Shlomo Carlebach stories
Date: July 06, 2002 01:54AM
I have one of the foremost collections of the rabbis' recordings. As I know members of his family and a lot of his top chasidim I'm aware of about 70 or so unique offerings.
Some of the later recordings feature the stories he used to always tell in concert: Moshele the Water Carrier, Shvartze Wolf, Shniedel the Tailor, Yossele the Holy Miser are just a few.
These stories usually revolve around how the subject of the story is one of the "lamed vov" tzadikkim: one of the 36 hidden, holy people, who although apparent to most people as quite ordinary (sometimes revulsive), are the pillars of the world. If they didn't exist, God would destroy the world.
Some of these stories, like one about a secularist who winds up in the Israeli army and becomes orthodox when he sees his grandfather who was orthodox standing between him and an enemy tank, really push the envelop.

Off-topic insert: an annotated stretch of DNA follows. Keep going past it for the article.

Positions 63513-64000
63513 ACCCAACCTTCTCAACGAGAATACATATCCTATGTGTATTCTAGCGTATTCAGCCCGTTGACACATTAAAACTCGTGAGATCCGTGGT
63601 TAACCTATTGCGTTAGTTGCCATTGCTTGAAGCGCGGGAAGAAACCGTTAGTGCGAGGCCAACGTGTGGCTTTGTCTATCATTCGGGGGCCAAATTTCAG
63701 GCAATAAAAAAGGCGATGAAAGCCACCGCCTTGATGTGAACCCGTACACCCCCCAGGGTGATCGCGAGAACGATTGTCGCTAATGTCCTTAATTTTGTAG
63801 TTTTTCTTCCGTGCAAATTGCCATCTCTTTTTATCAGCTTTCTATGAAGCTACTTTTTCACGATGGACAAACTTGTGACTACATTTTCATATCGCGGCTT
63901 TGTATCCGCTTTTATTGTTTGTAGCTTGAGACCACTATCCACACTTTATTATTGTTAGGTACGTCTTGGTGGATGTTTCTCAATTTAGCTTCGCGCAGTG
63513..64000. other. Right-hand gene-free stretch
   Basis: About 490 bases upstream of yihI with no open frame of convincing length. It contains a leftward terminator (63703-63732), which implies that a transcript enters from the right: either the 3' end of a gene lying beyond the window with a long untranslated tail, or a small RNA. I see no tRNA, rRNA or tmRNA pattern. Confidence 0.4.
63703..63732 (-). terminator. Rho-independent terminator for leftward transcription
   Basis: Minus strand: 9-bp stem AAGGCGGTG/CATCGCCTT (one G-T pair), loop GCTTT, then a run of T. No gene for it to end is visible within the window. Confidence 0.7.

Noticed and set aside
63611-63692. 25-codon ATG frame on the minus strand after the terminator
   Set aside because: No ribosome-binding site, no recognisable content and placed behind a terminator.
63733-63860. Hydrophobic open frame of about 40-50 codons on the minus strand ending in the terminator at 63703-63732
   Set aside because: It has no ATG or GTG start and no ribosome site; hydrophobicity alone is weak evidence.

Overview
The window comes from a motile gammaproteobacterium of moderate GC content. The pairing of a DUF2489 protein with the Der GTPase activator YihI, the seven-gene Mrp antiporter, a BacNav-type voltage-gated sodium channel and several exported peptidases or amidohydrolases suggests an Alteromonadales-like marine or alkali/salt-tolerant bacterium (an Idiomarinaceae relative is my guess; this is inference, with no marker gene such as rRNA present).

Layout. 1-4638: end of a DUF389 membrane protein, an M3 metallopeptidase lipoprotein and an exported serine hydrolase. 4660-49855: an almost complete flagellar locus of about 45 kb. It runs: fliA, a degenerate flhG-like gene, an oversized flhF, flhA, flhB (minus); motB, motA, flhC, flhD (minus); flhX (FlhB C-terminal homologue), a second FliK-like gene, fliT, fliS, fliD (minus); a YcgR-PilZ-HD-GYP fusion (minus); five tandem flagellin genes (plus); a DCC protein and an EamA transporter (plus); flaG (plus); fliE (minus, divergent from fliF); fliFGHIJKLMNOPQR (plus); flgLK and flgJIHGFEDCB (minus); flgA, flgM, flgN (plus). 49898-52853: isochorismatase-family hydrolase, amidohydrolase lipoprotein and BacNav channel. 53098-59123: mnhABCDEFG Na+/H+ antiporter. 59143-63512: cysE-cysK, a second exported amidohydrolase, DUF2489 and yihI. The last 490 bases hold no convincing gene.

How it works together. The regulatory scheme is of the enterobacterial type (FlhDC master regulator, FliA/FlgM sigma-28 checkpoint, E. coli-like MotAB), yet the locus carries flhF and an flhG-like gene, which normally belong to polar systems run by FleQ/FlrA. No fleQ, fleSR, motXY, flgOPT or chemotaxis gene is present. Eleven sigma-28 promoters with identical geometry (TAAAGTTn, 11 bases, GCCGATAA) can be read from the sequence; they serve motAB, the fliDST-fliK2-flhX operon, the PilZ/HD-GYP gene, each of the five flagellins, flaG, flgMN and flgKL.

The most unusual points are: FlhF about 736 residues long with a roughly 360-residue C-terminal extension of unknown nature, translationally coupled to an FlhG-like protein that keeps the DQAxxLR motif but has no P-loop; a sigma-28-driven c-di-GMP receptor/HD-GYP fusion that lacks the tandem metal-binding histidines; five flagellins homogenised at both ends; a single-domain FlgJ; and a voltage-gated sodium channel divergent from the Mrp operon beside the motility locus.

Most of these stories were an attempt to lead people to be more charitable and to see past a person's appearance. But I never took most of these stories literally.
It wasn't until very late in the Rabbi's life that these stories were actually recorded despite the fact that he told these stories very frequently in concert.
Rabbi Carlebach's Chasidic group is very small but his music is very influential in the orthodox mainstream and even people who aren't orthodox know song's like "Am Yisrael Chai", "The People of Israel Live". The question is "what influence will the Rabbi and his recordings have in the long run especially now, almost 8 years after his death on October 20th of '94."